IWASE Yoshiyuki


IWASE Yoshiyuki 岩瀬禎之 (1904–2001)

A photographer who was a sake brewer in Onjuku, Chiba Prefecture.

Groups of Women Ama Divers (1931-1964) 海女の群像―千葉・御宿 (1931-1964)

Reviewed on: 2002-06-21 Last modified: 2005-04-03

Terrific B/W photos of young women ama divers in Onjuku, Chiba during 1931-1964 when they still worked topless.


Published: 2002-05-15 Publisher: Maruzen ISBN: 4924828785 Price in Japan: ¥5,985 Qualities: Hard cover, B/W photos Size: B4 square, 155 pp. Language: Japanese

If the geisha is Japan's most fascinating female occupation, what's the second-most fascinating female occupation in Japan? I think it's the woman ama diver.

"Ama" literally means "sea woman" in Japanese. These sea women dived deep in the ocean (without scuba gear) from small boats to harvest shellfish and other seafood. (And sometimes pearl oysters, especially at Ise-Shima in Mie.)

The book's setting is a coastal town named Onjuku in Chiba Prefecture. Most of the photos were taken in the 1940s and '50s. The most striking quality about these women is that they are usually topless.

They are topless because it "feels good." You can imagine that bare skin feels much better than wearing clothing wet from sea water. And there were hardly any men around (except the trusted photographer), so there was no need to feel shame. Of course, those days are now long gone.

Because of these topless ama divers, Onjuku became quite famous among photographers from the city (Tokyo). They often came to this otherwise quiet beach to ogle and photograph these women. And the book's photographer arranged photo shoots for them. The youngest and prettiest ama divers were hired to pose for the amateur photographers. The book includes a few photos taken during these photo sessions where the "models" were obviously posed.

Most of the pictures in the book show candid shots of the group-oriented ama divers on shore eating lunch, warming up around a fire, hauling a boat to shore, cleaning up, or taking care of the children (breastfeeding). They are mostly topless, even the young and cute ones. You can tell which girls the photographer liked best. In those days, there were over 200 ama divers in Onjuku.

Almost all the pictures were taken on shore. It looks like he never actually rode on a boat with the divers. And of course, there are no underwater shots of the divers diving.

Most of the women got into this line of work while young, around age 15, following the footsteps of their mothers. It takes two years to be trained as a skilled ama diver. The divers often made more money than their husbands.

A typical diving day started at 9 am. Twenty to thirty women would board each boat steered by a skilled, elderly man. They went into the water three times during the day. Each time they went into the water, they dove about 40 times before going back into the boat. Each dive lasted about 40 to 60 sec., and they dove between 6 and 12 meters. How deep they dove depended on their age. A diver in her 30s went down about 9 meters, and older women in their 40s and 50s could go as deep as 12 meters.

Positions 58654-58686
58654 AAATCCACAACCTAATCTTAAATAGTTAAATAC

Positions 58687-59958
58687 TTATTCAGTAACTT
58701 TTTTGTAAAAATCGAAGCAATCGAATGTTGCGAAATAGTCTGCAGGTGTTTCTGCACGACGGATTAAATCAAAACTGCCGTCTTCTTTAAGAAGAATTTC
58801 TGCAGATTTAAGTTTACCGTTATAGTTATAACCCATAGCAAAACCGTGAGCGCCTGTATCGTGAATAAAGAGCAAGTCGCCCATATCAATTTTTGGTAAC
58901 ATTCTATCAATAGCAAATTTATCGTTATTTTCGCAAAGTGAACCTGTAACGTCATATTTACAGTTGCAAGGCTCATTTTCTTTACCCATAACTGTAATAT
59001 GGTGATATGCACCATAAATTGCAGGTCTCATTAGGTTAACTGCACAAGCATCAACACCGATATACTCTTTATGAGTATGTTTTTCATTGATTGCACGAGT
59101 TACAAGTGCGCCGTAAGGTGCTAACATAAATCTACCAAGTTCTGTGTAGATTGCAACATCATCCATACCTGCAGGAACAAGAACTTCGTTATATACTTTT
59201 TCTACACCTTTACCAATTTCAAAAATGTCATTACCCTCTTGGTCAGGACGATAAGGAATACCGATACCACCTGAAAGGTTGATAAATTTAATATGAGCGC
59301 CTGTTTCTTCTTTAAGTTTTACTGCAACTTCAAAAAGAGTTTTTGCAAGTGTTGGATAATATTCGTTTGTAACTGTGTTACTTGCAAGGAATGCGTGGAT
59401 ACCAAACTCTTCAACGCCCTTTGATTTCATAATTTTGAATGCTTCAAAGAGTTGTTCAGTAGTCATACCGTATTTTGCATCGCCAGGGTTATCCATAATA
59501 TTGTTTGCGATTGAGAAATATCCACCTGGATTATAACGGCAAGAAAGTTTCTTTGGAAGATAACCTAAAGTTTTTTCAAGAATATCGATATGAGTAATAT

They wore thin underclothing and hip-hugging shorts which they sewed to fit their body perfectly. (They did not dive topless.) The face mask was custom-made to fit the woman's face and had to be remade after it wore out after a few years. To prevent the face mask from fogging up, they spread the juice of mugwort leaves over the glass inside and out.

Other standard tools included knives to cut away the abalone, 12-15 kg weights to help them dive faster in the water, a net bag (tied around their waist) to hold the harvest, and a wooden cask that floated on the water to hold seaweed and a few knives.

At around noon, they would go back to shore for a one-hour lunch break. Having lunch together and sharing each other's food was something everyone enjoyed the most. Then they went back out and dove again before returning by 4 pm or so.

During the four-month diving season from May to Sept., they could dive only about 20 days total. Depending on the weather and surf conditions, the head ama diver would decide whether they would dive or not that day.

Needless to say, it was hard and dangerous work. Holding your breath and diving that deep makes your head spin since the oxygen does not reach the brain. A big gasp for air is what you heard each time she came back up.

Young and old, the women all look vivacious and healthy. All that physical work made them lose weight, but the ocean does have medicinal properties. After all, the chemical composition of the ocean is very similar to human blood.

Born in 1904 (deceased in 2001), the photographer was a sake brewer in Onjuku. He was an avid amateur shutterbug who tended to ignore his sake-brewing duties and went after the ama divers instead.

Since most of the original negatives and prints were lost, most of the photos were scanned from a previously published photo book. So the image quality of the photos is not pristine. Somewhat on the grainy side due to the film technology at the time.

But nevertheless, this is a wonderful record of this group of women who were a bygone institution. The book gives you a much better picture of what these women were really like. I mean, you've seen them fleetingly before on tourist postcards and stuff, but this book shows what they really were--very hardworking, skilled, and strong women, and not just some topless babes on the beach.

There is some Japanese text at the end of book. It explains the history and background of the ama divers and how they worked. There is also an interesting interview with a few of divers (now retired). (Reviewed by Philbert Ono)